Kay Jewelers Launches Investigation Into Service Policies After Customer Accuses Company of Stealing Diamonds
Kay Jewelers tells PEOPLE in a statement: "Once we become aware of a customer complaint, we run it to ground until a resolution has been reached"
Kay Jewelers is launching an internal investigation into diamond servicing practices after an Illinois woman accused the jewelry store of stealing her diamond engagement ring when she took it in to get serviced.
Requitta Darshae East slammed the jewelry chain in a lengthy Facebook post that has since gone viral with over 1,500 shares, claiming that Kay Jewelers tried to give her the wrong ring and failed to track down her actual one. Since her post, hundreds of other Kay shoppers shared their own similar stories in the comments on Facebook. This isn’t the first time the retailer has faced these allegations: A 2016 Buzzfeed exposé also uncovered a similar case of a woman whose $4,299.99 diamond was swapped with a different stone when she brought it in for a repair.
Now, Kay Jewelers’s parent company Signet Jewelers — which also owns Zales, Jared the Galleria of Jewelry, H.Samuel, Piercing Pagoda and more — is working to rectify the situation by launching an internal investigation and working with Darshae East directly to resolve the situation and address her specific concerns.
In an exclusive statement to PEOPLE, a representative for Signet Jewelers said: “We’ve been working diligently on the customer complaint you reported on to understand the underlying concerns. I’m pleased to share that we reached a resolution that has satisfied the customer and we continue to work to resolve other concerns that were posted in connection with her post.”
In an effort to understand the concerns, Signet has launched an internal investigation: “Our goal is to treat all customer concerns with a high level of integrity, seriousness, and care. Once we become aware of a customer complaint, we run it to ground until a resolution has been reached. We are continuously re-evaluating our policies and practices to ensure we are providing the highest levels of service at all points of the repair journey. Like all customer complaints, we have launched an investigation into this particular matter and remain in close contact with the customer in question as we work toward a resolution.”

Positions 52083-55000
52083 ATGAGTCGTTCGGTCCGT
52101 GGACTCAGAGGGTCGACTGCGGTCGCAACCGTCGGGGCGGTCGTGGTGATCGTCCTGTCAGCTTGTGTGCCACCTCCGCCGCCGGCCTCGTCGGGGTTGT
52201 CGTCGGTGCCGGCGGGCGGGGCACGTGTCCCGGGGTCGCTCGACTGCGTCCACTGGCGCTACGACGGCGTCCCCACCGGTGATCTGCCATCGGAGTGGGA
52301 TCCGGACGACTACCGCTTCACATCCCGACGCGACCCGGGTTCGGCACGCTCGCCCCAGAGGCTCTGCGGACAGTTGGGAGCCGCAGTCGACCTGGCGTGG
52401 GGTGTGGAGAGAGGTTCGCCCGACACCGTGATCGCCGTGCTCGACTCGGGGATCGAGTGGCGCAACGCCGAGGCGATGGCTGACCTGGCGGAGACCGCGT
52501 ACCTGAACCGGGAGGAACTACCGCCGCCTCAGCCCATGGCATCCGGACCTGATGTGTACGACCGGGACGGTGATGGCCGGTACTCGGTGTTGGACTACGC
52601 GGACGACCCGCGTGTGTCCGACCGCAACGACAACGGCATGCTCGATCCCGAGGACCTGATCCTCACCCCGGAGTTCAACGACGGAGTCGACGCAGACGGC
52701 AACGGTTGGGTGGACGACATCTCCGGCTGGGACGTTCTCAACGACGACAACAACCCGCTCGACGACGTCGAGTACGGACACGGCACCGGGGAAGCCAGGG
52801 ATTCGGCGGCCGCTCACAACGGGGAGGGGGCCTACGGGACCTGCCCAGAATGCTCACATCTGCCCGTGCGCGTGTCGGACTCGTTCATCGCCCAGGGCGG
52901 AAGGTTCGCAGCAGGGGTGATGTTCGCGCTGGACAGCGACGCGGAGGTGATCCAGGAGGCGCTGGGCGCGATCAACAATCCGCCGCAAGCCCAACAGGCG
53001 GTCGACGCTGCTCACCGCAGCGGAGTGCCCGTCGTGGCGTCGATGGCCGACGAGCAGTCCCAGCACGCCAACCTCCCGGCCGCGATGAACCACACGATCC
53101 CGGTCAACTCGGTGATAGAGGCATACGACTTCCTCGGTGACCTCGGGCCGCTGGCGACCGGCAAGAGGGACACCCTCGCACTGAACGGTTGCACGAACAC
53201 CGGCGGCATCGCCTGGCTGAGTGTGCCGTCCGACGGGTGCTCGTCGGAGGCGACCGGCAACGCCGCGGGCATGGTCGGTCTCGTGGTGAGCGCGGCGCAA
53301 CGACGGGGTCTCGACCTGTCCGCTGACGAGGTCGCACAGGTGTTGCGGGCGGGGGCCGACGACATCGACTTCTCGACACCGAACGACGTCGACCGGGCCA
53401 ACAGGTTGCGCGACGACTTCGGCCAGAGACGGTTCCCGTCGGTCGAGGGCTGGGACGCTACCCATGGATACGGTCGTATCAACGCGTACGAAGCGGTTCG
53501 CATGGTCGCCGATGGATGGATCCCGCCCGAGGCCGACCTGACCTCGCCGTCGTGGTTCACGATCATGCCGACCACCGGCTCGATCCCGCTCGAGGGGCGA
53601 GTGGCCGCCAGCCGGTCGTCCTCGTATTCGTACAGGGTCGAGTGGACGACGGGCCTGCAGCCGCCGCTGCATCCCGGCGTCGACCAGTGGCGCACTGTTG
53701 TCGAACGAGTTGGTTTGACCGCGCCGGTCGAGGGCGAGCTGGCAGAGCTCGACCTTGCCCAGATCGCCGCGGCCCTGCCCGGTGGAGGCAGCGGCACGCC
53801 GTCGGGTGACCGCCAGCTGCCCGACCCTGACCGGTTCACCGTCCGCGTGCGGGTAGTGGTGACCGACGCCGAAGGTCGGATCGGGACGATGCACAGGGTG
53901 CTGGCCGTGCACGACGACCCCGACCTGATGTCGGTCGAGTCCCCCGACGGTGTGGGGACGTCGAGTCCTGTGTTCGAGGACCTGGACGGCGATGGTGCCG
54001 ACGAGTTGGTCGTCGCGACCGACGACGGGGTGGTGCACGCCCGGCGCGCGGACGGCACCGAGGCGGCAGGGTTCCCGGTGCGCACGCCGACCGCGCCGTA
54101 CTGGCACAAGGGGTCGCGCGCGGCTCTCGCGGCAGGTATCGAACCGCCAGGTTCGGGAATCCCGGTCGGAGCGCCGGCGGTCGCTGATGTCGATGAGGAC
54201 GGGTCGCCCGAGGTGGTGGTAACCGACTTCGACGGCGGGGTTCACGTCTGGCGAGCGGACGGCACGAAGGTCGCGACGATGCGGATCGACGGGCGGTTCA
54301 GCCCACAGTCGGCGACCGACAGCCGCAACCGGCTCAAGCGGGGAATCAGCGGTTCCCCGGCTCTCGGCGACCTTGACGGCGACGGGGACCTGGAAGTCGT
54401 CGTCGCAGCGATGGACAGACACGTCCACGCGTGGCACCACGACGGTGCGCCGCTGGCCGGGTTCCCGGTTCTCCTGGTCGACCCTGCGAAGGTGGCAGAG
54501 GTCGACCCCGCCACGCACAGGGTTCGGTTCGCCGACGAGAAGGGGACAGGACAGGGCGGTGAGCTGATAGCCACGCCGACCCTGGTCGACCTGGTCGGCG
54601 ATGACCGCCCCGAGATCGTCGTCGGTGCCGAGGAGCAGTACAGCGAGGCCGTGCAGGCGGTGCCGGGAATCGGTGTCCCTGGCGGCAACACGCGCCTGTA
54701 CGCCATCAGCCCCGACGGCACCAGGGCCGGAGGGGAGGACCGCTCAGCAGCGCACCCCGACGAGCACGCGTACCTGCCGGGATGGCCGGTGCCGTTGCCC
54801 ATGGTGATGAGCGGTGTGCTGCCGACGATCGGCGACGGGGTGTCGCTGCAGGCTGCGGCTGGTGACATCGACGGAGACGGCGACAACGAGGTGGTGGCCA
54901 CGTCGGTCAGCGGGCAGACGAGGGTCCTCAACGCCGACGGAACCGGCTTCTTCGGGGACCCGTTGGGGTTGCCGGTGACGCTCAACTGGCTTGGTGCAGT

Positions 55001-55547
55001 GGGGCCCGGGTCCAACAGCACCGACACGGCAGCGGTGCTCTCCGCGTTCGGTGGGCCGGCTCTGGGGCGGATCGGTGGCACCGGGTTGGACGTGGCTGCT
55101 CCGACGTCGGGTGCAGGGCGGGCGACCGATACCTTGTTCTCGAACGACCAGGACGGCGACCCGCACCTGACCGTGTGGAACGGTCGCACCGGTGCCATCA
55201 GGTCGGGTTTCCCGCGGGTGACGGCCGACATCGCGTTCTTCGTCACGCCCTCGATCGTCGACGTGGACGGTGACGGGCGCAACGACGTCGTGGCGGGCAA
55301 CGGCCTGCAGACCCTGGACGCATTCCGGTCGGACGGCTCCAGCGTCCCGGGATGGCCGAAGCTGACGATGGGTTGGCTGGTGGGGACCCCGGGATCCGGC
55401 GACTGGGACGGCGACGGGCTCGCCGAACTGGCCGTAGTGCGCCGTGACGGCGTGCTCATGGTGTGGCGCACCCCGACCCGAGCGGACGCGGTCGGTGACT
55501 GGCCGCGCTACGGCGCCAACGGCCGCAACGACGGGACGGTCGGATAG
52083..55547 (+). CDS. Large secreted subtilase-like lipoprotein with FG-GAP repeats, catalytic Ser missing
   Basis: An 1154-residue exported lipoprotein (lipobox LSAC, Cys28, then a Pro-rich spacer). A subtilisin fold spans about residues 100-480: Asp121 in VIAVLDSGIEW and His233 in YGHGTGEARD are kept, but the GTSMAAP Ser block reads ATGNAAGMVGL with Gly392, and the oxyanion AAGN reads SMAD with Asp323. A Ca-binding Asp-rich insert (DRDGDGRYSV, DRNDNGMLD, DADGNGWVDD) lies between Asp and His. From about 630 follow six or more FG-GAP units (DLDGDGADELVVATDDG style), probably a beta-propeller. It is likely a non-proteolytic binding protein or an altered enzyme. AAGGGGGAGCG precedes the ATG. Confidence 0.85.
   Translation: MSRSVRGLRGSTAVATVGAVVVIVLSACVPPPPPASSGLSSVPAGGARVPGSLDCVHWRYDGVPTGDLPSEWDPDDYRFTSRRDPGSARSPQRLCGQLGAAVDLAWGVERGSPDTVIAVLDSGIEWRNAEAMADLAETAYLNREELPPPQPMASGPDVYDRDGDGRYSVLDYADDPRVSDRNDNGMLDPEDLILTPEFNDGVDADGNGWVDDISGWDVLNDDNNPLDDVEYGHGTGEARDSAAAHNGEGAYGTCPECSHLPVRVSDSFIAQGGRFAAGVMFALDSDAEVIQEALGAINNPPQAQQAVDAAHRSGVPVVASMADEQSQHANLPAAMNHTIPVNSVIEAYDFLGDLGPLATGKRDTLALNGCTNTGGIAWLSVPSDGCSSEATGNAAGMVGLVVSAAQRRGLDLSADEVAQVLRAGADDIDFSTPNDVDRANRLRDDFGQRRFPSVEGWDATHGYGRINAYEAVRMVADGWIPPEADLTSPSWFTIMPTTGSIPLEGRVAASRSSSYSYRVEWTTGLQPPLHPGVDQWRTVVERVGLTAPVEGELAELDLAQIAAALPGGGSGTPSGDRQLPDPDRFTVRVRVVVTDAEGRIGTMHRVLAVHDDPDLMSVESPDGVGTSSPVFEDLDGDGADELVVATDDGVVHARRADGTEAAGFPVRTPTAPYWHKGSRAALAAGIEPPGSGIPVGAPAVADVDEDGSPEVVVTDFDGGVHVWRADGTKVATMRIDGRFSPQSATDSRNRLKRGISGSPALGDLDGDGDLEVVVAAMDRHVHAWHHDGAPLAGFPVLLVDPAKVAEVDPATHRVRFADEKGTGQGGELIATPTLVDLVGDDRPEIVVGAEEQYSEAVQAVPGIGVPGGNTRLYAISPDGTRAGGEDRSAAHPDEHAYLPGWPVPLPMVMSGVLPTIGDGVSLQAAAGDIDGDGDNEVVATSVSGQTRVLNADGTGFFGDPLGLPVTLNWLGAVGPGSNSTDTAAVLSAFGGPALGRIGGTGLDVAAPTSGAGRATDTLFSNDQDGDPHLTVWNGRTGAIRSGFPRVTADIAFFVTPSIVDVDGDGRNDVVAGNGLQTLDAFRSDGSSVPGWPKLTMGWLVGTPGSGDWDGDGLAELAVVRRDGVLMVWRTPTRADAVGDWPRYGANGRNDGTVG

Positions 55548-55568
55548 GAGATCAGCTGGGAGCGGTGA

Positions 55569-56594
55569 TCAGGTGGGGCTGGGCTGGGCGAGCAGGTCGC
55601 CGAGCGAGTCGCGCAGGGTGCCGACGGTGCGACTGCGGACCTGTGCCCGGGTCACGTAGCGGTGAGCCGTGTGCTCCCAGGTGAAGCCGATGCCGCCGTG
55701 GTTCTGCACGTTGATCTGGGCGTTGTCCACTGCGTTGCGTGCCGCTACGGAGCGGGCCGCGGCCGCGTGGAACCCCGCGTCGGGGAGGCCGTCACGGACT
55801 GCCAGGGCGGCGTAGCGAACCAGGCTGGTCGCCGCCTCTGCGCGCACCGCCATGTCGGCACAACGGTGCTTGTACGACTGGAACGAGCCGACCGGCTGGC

As for what the internal investigation entails, a representative said: “The internal investigation retraces every touchpoint of the customer’s jewelry journey. The customer’s jewelry stays within our jewelry Design and Service Centers or, is shipped to the manufacturer that created the item. We have 241 Design & Service Centers internally, with 2,000+ employees are skilled artisans held to our exact standards.”
Representatives from the company also detailed the servicing process, writing in the statement: “Our policies and procedures ensure that Signet has the right skilled people to do the right skilled work to treat each of our customer’s pieces with care and professionalism.”
Signet also noted that work is completed at multiple touchpoints: “Virtually all of our work is shipped to and cared for by Signet’s jewelry artisans at our 241 Design and Service Centers, and two Signet manufacturing centers. A small percentage of work is completed by expert Signet-approved manufacturers and specialists. All packages containing customer jewelry are closely tracked and monitored throughout the process by a third-party as part of our chain of custody process.”
There are also three phases of servicing, they say, (1) take-in to log the details of the piece, (2) inspection upon completion to confirm repairs have been done, and (3) delivery to make sure it satisfies the customer. At that point, the company says it “performs a side-by-side comparison of the original photo to the repair image under a Digital Gemscope, obtains a customer signature expressing 100% satisfaction with the quality of the repair work, and provides a six month guarantee on the repair workmanship.”